The widow of a WW2 hero finally received his medal last night - three months after he died.
A long-running campaign to award medals to those who served on the Arctic convoys was finally given the go-ahead last year - but Herbert 'Stormy' Lovegrove, from Penarth, died in May, at the age of 91.
Last night his widow said that despite not receiving his medal before he passed away, Stormy had expressed his delight that the role of those who served in the Arctic was finally being recognised.
A man was showing his parents around his new home in Gwynedd - when they stumbled across an unexploded Second World War bomb in a kitchen cupboard.
Henry Southall, 24, had just got the keys to the seaside property at Borth-y-Gest, near Porthmadog.
"I was showing mum and dad around when I opened a cupboard that was tucked away in the corner of the kitchen", he said. "But we made a hasty retreat when we found the bomb. I’m glad I found it when I did - I wouldn’t have wanted it going off while I was in bed upstairs!"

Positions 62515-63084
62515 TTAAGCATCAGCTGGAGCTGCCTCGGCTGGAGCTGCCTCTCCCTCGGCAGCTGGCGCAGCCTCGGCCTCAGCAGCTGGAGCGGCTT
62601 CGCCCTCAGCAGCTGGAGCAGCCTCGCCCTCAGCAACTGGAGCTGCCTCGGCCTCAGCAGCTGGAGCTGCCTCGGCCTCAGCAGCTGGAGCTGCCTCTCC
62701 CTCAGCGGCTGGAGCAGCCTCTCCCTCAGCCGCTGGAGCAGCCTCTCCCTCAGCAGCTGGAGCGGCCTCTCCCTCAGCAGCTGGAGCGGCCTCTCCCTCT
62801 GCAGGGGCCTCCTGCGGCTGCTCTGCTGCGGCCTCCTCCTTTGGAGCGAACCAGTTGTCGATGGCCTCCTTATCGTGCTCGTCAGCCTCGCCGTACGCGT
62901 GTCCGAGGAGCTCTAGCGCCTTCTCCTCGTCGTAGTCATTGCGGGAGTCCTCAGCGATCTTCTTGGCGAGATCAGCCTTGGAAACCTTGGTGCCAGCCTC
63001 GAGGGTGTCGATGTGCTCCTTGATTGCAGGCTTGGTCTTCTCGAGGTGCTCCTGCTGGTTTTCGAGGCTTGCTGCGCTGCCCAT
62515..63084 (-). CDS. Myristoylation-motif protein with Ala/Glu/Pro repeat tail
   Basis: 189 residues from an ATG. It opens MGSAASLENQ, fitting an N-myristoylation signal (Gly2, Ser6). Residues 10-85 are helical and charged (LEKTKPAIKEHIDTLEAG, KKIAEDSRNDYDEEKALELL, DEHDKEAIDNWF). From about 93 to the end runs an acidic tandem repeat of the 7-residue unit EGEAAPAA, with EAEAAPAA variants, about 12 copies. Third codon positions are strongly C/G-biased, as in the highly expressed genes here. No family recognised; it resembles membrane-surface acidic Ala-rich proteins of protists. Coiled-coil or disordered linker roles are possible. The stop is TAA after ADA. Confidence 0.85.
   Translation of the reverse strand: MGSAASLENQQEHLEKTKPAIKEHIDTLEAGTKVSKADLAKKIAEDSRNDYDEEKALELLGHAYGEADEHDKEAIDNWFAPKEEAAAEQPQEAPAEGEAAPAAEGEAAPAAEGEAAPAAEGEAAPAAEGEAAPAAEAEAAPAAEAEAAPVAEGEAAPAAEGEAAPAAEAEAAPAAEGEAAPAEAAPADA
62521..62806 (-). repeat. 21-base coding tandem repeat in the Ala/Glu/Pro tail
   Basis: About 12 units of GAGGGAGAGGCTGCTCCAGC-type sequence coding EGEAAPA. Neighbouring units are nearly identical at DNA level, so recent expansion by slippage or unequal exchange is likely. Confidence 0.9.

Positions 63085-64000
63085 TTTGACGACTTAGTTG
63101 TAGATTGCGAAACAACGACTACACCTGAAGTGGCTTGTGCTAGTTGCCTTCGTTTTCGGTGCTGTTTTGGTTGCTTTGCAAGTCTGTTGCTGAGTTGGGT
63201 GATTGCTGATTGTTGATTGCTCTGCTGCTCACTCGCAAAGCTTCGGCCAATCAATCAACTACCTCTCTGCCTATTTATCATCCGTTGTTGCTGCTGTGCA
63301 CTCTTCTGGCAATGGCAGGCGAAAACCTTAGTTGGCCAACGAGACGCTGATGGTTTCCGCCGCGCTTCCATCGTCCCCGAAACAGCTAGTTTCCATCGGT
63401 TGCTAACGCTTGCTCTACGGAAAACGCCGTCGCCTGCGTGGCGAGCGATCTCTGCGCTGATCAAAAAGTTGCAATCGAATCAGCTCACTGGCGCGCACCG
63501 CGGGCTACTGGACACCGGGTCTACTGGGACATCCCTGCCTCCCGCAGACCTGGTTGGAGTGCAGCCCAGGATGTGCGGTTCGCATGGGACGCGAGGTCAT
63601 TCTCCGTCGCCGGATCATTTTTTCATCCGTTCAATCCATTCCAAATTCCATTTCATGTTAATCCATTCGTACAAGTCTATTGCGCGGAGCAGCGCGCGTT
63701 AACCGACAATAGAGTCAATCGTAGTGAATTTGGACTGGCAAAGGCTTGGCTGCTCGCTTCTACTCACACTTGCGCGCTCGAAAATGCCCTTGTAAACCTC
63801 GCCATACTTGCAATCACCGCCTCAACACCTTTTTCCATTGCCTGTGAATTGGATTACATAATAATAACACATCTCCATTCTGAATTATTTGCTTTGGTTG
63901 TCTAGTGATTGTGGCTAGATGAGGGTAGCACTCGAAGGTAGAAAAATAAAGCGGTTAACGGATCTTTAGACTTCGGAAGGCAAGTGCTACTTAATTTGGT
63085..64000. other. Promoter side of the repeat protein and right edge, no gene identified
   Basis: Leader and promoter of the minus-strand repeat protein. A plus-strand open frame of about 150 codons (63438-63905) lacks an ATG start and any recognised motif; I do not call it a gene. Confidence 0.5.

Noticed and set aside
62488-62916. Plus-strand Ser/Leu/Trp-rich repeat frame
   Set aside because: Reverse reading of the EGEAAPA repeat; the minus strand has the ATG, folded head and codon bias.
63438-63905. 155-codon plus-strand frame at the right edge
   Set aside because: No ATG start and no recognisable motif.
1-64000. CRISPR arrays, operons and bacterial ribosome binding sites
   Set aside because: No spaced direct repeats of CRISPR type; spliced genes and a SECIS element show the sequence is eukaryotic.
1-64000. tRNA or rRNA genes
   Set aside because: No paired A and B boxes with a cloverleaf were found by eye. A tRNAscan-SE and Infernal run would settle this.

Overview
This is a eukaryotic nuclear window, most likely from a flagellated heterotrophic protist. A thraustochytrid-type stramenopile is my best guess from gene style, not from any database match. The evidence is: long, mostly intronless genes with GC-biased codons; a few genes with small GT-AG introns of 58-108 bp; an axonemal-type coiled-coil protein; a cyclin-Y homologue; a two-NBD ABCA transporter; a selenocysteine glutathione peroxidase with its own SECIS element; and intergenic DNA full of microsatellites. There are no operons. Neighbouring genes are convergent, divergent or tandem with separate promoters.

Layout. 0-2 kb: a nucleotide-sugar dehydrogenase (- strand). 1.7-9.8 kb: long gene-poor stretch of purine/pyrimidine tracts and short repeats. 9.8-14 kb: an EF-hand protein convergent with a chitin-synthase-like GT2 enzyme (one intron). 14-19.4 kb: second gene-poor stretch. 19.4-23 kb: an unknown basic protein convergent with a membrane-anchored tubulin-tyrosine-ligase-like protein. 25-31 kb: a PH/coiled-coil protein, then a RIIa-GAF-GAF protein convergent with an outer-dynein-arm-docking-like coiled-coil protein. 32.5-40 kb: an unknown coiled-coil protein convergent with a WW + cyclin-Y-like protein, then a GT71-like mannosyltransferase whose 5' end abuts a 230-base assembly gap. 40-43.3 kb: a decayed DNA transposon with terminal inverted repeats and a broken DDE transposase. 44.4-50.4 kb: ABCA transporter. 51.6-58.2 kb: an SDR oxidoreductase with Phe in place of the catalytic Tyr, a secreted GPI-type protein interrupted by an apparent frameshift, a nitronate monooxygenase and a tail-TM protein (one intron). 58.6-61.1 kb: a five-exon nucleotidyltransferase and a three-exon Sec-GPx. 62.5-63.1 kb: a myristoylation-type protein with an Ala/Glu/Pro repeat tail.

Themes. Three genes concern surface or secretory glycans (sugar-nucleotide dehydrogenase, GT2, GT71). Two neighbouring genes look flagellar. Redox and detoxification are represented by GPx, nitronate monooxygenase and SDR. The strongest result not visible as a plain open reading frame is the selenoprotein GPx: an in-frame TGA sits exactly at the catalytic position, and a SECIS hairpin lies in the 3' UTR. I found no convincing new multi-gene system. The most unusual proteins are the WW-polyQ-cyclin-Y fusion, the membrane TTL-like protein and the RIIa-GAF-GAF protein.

An army bomb disposal team was called, and removed the 16lbs bomb full of high explosives, before carrying out a controlled explosion.
"The army took the shell down to the beach where it made an enormous bang when they exploded. People heard it from two miles away and it left a crater in the sand", Henry said.
Days after the second world war ended, a Welshman was killed as he flew his plane to newly liberated Norway. His name was Arthur Gwynne Davies and now there are plans in the country to hold a memorial to remember his actions.
Arthur was from Tonpentre in the Rhondda and his family say they are delighted his memory will be honoured. Rob Osborne has the story.